BOISE, Idaho (AP) — The guardian of a northern Idaho fifth-grader was upset Thursday with a school’s response after she says a man entered a classroom, harassed and assaulted children and put her grandson in a chokehold.
Jerry Peery said other parents in rural Craigmont called police after hearing what happened from their children after classes let out Monday. She says school staff should have contacted authorities immediately.
Authorities in Lewis County are investigating, Lewis County Prosecutor Zachary Paul said, as are Highland School officials.
Peery says 36-year-old Byron Scott Edwards assaulted her 10-year-old grandson.
Edwards is in jail in neighboring Nez Perce County, where he has been held since being arrested Tuesday on felony theft and methamphetamine charges from Umatilla, Ore., according to jail officials. He has a history of felony convictions in Oregon, including for burglary, robbery and unauthorized use of vehicles.
Edwards was not available for comment Thursday. It was not clear whether he had an attorney.
Peery says Edwards entered the class Monday morning and became upset over something her grandson said to his son.
“He got very upset with the kids” and kicked some of her grandson’s friends, she said.
“He tripped my granddaughter, as she was going down the aisle. He put my grandson in a chokehold,” Peery said. “One of the students said his feet were off the floor, and another student told her mom, which got back to us, that his face turned purple.”
The teacher, a substitute, did nothing, Peery said. After about a half hour, a student went to the office and reported what was happening, she said.
Highland School Superintendent Cindy Orr would not confirm whether Edwards was in the school or release the identity of the teacher. She said she confronted a father outside the room after an unidentified student told her there were problems in the class.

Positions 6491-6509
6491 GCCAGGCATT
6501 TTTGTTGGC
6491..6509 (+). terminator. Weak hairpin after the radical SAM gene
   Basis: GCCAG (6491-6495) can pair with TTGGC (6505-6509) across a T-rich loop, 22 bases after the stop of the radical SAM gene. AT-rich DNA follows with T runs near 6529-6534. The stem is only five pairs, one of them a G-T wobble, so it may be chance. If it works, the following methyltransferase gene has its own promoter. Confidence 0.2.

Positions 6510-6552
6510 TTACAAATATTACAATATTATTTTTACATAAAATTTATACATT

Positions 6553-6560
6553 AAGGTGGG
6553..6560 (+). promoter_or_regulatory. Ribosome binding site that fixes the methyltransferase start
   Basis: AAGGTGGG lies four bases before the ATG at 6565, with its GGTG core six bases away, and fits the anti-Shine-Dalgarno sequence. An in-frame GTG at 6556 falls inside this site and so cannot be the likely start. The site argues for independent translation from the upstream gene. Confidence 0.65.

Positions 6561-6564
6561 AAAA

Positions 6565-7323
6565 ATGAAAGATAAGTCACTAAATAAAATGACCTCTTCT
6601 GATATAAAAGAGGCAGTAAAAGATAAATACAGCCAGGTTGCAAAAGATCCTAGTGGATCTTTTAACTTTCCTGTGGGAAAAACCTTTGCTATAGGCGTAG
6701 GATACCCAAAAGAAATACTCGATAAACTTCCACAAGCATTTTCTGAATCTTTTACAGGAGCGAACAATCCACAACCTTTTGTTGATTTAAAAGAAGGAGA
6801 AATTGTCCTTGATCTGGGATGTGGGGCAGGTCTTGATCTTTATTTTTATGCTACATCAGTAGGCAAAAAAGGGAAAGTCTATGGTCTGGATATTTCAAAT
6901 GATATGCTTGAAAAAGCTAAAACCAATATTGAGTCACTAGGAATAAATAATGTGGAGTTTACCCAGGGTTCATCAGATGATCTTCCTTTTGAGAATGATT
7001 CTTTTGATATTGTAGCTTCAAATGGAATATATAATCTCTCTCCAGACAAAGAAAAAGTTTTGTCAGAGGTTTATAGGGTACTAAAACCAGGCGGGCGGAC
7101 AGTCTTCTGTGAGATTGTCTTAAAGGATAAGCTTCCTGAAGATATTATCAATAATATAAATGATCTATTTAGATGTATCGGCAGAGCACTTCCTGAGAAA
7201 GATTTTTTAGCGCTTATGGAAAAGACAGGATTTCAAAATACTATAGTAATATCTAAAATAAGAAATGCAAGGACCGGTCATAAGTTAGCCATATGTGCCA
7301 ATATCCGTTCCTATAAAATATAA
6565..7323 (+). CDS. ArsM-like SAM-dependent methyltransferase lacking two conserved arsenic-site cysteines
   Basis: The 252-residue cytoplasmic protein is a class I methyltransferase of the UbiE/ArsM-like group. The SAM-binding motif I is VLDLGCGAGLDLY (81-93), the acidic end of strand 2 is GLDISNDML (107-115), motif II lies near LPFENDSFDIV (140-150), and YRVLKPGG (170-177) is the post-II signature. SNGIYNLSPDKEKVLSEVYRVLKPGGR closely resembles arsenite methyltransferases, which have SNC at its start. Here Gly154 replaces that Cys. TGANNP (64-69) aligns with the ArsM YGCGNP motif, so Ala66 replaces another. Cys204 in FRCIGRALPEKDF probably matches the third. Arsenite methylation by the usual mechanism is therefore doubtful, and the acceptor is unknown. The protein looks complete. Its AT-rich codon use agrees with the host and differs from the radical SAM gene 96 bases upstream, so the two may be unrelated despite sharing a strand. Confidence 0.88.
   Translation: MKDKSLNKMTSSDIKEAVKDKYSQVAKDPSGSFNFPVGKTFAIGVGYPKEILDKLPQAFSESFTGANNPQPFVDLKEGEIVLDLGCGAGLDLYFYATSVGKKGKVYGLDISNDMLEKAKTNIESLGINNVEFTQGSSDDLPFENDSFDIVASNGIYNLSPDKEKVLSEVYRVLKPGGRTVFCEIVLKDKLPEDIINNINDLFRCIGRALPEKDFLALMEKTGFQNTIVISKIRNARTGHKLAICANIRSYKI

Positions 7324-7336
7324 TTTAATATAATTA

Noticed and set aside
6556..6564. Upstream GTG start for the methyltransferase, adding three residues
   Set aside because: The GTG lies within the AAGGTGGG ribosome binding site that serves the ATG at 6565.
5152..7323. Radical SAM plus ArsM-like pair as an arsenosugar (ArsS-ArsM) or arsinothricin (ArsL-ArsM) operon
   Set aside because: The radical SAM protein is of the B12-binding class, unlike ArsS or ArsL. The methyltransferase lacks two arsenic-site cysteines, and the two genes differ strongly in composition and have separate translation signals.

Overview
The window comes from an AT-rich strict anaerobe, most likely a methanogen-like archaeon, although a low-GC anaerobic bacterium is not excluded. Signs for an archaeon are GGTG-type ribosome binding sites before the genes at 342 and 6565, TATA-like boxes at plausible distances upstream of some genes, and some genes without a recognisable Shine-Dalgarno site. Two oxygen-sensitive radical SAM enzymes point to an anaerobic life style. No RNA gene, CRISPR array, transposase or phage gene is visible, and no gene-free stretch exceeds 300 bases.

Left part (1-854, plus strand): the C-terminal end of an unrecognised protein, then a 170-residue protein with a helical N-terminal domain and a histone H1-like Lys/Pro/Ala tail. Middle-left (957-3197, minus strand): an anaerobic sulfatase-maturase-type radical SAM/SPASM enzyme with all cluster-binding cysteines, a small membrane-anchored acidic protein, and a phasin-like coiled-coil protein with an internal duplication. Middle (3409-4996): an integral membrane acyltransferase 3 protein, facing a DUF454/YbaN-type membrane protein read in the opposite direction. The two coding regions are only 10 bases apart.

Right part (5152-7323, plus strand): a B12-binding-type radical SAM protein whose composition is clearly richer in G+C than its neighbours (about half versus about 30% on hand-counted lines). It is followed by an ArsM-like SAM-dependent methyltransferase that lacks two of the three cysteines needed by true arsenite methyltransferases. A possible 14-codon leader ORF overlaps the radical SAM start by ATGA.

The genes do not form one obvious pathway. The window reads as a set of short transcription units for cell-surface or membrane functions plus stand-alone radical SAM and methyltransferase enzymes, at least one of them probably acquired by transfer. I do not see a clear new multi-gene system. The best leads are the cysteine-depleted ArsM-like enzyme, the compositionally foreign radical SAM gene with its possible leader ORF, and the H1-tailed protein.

“I went down there. He was coming out of the classroom,” Orr said. “He seemed frustrated but not agitated.”
Orr said that when the man left with his son, he was calm. She said she had no fears that he might harm the child. She said the man had followed the school’s procedures, including checking with her office before going to his son’s classroom.
The school has a policy of allowing parents into classrooms, provided they don’t cause a disruption, she said.
She said she was still trying to determine what had happened in the class when sheriff’s deputies arrived that afternoon.
Peery contends that isn’t good enough. She said her grandson was assaulted hours before police arrived at the school, plenty of time for staff to have called to make a report.
“The police were called only after the kids came home and started telling us parents what went wrong,” Peery said. “I would at least like an apology. I’d like the school to admit they were wrong.”
She said staff should have reacted more quickly, especially given recent attention to safety issues following last week’s mass school shooting in Connecticut where 20 young children and six school employees were killed.
Information from: KLEW-TV, http://www.klewtv.com/